Shelf Life for Your Emergency Food Storage

When I started my food storage, I just started grabbing extra cans of everything I used when they went on sale. I was really proud of myself and then I started to learn more. Having canned foods is not enough. It goes well with the philosophy of “having something is better than having nothing,” but there was more I could be doing.

Educating yourself on food storage shelf life is important. Emergency preparedness covers a huge variety of emergencies.  If an emergency, like an earthquake, hurricane, war, etc., arises then you will not have the luxury of running to the store to supplement what you already have. Some of your food could be expired and you may not have realized it. Be educated on how long items last and what you will need to sustain your family during an emergency.


The duration of shelf life is determined by temperature, moisture and oxygen. When temperature is below 75 degrees F (optimal is 50-60 degrees F) then the food will be edible longer. Increased temperatures destroy food and its nutritional value by breaking down the vitamins and proteins. Moisture creates conditions for growth micro-organisms which cause a chemical reaction that can make us sick. (That’s why there is dried food.) Oxygen can deteriorate food by providing conditions that enhances growth of micro-organisms which grow and break down the foods components. This is why oxygen absorbers are placed in dried-food containers. Taste and nutritional quality decreases over the length of time the food is stored.


Canned foods and mixes will have dates stamped on them, ex. “Best if used by…” or “Expiration date.” These dates give you guidelines for how long the recommended food life is. After this date, the original taste and quality of the food decreases; micro-organisms start to break down the food components, making the food start to go bad. The 'wet' foods and those packaged without oxygen absorbers will have a shortened shelf life. With canned meats, jam, packaged mixes you will have about a year. Acidic foods like canned fruits will give you a 1-2 year shelf life. Soups, gravies and non-acidic food will have a 2-3 year shelf. Sugars and white rice are good for two years; pastas and uncooked cereals are good for about a year, but brown rice is only good for 6 months. This is why it is so important to rotate your food storage; you need to use all the items before they go bad. Be aware of what you put in your 72 hour kits; crackers and other similar prepackaged items are only good for 6 months.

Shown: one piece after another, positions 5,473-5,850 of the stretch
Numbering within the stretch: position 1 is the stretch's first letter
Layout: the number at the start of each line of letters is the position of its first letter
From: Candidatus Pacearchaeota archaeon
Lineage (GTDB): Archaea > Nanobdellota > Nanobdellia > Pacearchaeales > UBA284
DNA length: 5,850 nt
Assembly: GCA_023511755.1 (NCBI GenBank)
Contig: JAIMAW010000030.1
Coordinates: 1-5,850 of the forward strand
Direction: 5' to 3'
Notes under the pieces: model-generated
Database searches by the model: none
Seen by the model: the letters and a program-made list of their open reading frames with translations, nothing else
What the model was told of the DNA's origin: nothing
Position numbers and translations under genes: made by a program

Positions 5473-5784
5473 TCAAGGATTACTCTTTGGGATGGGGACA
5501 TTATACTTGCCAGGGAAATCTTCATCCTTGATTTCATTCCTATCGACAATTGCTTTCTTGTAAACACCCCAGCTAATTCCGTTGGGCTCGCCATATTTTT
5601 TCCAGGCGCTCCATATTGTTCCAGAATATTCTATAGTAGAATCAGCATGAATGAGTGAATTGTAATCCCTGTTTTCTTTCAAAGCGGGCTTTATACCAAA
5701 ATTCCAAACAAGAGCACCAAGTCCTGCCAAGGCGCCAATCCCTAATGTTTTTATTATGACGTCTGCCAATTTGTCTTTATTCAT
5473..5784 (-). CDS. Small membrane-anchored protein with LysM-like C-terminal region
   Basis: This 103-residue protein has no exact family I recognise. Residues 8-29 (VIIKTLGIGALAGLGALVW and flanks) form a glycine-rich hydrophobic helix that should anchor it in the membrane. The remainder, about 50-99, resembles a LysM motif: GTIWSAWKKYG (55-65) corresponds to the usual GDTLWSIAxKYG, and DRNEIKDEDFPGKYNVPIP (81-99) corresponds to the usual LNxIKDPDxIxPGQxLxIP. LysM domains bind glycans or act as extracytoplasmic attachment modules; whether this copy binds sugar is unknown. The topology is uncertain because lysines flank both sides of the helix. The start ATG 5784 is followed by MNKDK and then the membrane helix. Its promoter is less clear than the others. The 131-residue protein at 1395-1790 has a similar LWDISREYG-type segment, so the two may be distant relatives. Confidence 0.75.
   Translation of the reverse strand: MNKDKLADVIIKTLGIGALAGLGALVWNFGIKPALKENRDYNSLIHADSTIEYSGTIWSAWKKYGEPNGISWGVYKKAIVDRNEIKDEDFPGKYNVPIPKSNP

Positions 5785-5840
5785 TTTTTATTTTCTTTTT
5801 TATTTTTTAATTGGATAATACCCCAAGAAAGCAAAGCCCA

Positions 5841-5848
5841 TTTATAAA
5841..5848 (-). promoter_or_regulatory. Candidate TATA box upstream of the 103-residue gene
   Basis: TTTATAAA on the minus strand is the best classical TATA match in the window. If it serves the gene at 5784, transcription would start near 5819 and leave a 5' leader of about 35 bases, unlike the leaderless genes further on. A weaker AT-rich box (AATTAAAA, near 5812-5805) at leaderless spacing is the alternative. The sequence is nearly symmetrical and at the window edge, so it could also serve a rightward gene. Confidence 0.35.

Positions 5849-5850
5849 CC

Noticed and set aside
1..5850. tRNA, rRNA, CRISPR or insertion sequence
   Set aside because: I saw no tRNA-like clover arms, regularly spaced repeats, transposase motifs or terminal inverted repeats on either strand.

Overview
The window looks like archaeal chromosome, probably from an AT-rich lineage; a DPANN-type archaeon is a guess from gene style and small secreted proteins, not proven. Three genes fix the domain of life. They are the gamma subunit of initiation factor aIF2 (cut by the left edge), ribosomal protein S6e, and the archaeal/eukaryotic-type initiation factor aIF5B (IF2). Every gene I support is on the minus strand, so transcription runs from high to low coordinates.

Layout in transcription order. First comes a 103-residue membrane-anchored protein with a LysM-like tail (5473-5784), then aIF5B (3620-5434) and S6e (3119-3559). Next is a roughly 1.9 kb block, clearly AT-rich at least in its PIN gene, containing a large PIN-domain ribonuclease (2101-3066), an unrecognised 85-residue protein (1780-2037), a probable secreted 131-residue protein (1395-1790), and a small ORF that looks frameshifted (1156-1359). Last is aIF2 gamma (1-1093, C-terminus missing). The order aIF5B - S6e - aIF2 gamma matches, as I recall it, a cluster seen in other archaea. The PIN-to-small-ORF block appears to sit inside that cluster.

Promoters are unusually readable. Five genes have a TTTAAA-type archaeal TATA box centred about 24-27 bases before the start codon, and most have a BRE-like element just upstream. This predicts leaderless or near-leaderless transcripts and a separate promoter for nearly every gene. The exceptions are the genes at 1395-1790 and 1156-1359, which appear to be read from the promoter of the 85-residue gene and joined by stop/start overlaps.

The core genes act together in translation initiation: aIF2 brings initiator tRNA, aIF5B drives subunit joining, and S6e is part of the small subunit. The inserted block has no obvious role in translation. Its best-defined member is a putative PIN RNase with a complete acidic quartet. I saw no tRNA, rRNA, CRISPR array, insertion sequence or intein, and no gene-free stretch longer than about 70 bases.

Remember, the dates are only a “guide.” Be aware of how the food looks and smells. If a can is swollen, leaking, badly dented, or rusted then toss it out.  If the color has changed dramatically or the food gives off a bad odor, toss it.


Freeze dried and dehydrated foods packaged in sealed containers with oxygen absorbers last for 25+ years (items that Augason Farms carries). Freeze dried foods keep their original size, whereas, dehydrated foods will shrink in size, but both are great food storage items. Prepackaged items in #10 cans with an oxygen absorber last from 10 to 30 years. Freeze dried and dehydrated fruits and vegetables are great foods to stock up on. They are delicious snacks right out of the cans or easily added to a variety of recipes calling for fruits and vegetables, which means they are easy to rotate through. Once they are opened, they are exposed to oxygen, so they’ll need to be used within about a year (along with most items packaged in #10 cans). Adding freeze dried and dehydrated foods to your 72 hour kits are a great idea because you won’t have worry about switching out your kit out as often.


Remember, shelf life refers to how long your food will remain good for. When making a choice on what to store in your food storage, take the shelf life into consideration. Make sure you have a good balance of freeze dried and dehydrated foods and that you have a plan in place for rotating your food storage. Also, remember to keep the food storage supply in a cool, dry place to pro-long the shelf life.

Posted Jan 21, 2016
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